For Bolivians, better homes and longer lives

Carl and Diann Franson are relatively new to foreign mission work, but they have dived in deep. The semi-retired pastor (who was until recently at the United Methodist Church in Sharon) has agreed to take over leadership of the United Methodist Church’s Bolivian mission project.

The Fransons, who moved to Lime Rock after his retirement from the Sharon church, are inviting the public to a Friday, Nov. 13, potluck dinner at 6 p.m. at the Sharon United Methodist Church. It will include a presentation with photos of their most recent trip, in June, to the tiny mountain villages of the South American nation. They will also show photos of urban areas where churches and day-care centers are being revitalized.

Anyone who is inspired by the talk will be offered plenty of opportunities for getting involved, from buying hand-woven wool blankets and other items made by the Andeans, to joining the  mission team.

Foundation for health

In Bolivia, mission workers are organized through an ecumenical agency that brings together about 15 groups. Their approach is basically two-fold. In densely populated cities such as Cochabamba, they are working with churches to build Sunday schools and day-care centers, and they are holding vacation Bible school sessions. In mountain villages such as Chimbota and Shapaya, they are working to eradicate a tropical parasitic disease that is dramatically shortening lives. Their solution has proven to be highly successful in just a short time.  What it requires, however, is building entirely new homes.

“They are dying young from Chagas disease,� Diann Franson said. “And the only way to get rid of it is to change their environment.�

“The solution is to build homes on concrete slabs,� Carl Franson said. “They can still use mud bricks, but they put stucco over them. The roofs are wood planks with corrugated steel over them.�

Homes have been redone in one village already; after just a few years, the disease appears to have been eradicated.

Creating infrastructure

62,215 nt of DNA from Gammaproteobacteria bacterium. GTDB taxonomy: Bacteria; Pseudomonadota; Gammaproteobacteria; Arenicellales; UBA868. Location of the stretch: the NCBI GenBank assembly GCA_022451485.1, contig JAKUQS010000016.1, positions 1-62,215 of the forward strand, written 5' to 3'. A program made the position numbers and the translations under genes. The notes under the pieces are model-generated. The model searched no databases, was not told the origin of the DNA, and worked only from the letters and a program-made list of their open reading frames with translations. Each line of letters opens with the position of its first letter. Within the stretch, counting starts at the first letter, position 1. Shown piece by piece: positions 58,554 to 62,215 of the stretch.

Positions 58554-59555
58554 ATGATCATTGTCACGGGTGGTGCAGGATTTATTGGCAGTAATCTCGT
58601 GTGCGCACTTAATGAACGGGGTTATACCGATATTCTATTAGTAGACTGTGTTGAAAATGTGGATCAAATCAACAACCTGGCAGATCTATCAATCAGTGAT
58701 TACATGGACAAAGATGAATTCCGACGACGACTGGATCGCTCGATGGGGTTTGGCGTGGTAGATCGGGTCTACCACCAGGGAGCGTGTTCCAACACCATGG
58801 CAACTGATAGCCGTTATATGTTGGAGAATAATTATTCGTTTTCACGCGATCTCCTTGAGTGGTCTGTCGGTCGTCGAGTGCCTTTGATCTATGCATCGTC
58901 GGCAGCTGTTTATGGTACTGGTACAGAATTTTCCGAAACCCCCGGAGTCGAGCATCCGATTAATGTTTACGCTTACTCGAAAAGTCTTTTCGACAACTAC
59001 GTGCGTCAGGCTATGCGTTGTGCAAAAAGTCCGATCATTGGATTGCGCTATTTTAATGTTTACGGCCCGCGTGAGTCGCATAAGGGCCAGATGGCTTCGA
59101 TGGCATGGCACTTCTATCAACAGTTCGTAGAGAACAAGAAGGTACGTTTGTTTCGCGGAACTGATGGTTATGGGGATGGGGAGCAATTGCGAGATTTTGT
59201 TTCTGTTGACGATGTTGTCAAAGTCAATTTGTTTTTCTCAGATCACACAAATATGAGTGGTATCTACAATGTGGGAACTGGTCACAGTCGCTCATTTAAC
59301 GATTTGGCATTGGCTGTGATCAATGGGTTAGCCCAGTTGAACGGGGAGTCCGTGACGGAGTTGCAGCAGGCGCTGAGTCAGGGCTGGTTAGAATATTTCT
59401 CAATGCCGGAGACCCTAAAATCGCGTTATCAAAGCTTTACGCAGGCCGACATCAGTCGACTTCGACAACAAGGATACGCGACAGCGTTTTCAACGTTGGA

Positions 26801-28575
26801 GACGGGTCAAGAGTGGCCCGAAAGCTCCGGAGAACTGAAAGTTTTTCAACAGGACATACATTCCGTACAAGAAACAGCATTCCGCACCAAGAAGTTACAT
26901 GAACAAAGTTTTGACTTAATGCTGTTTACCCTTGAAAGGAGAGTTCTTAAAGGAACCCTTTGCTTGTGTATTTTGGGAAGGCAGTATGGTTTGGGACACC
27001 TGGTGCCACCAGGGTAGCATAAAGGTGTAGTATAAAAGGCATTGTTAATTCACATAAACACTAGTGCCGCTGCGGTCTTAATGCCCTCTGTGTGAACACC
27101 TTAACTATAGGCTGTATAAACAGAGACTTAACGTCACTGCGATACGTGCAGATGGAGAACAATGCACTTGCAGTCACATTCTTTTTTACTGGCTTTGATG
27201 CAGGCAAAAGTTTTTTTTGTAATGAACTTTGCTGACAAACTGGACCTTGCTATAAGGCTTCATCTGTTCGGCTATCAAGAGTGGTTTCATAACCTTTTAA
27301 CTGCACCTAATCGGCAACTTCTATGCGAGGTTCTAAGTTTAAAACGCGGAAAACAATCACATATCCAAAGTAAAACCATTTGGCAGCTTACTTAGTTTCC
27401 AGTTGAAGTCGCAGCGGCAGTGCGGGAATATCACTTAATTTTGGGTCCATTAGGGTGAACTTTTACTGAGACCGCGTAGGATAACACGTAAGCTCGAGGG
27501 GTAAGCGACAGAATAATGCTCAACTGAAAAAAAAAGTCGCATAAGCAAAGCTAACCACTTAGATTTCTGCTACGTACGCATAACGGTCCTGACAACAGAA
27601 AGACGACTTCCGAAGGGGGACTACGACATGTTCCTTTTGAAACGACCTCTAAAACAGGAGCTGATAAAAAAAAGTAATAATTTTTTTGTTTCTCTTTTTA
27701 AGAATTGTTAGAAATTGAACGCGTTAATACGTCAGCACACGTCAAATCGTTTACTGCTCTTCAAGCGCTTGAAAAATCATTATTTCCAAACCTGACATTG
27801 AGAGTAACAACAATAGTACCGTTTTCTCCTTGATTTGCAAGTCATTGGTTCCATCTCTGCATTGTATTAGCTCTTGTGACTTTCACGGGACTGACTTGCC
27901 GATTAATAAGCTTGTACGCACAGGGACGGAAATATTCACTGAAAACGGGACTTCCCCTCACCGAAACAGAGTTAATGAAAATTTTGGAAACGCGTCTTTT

“In the mountain villages, people just lived,� the Rev. Franson said. “There were maybe 100 families scattered around a village, no stores or cars. We tell the residents that we need their cooperation to create a basic infrastructure and government, at least a mayor and a health officer and some form of education.�

The missionary program introduced a fruit the villagers could grow for a cash crop. Families saved up $250 each to pay their one-third share of the cost of materials for a new home. They will also do their own building.

The Fransons are frank about the complexity of mission work and the impact it can have on lives. They agree there is a fine line between improving quality of life and changing a culture.

But ... more than 100 homes have now been built, with most of the private donations toward the mission coming from the Northwest Corner of Connecticut, and it’s clear that there has been positive change.

“We didn’t change the way they live, but we raised the quality of their lives tremendously. Their spirits went up with that. We gave them great hope,� Carl Franson said.

That new spirit inspired the villagers to find a way to get running water in communal bathrooms and to build septic systems. Through their own ingenuity, they figured out a way to make sure only toilet water goes into the septic tank. (A brick is used as a valve to divert shower water, which can be recycled.)

Coming together

The government is beginning to supply electricity, and Cuban missionaries have brought in solar panels.

The project is a lesson in cooperation, between villagers and between church and government organizations from many countries. Doctors and dentists are now being brought in to the rural towns, day-cares are being built and strengthened.

Young children happily carry rocks all day to help build their new family home.

“The women are so eager to work,� Carl Franson said. “They wanted to show us they are valuable and strong.�

“The first time I went,� Diann Franson said, “I never opened my mouth. I don’t speak Spanish and they don’t speak English. We have interpreters, but now we just all talk in whatever language we speak. Somehow we communicate, and we have a great time working side by side.�

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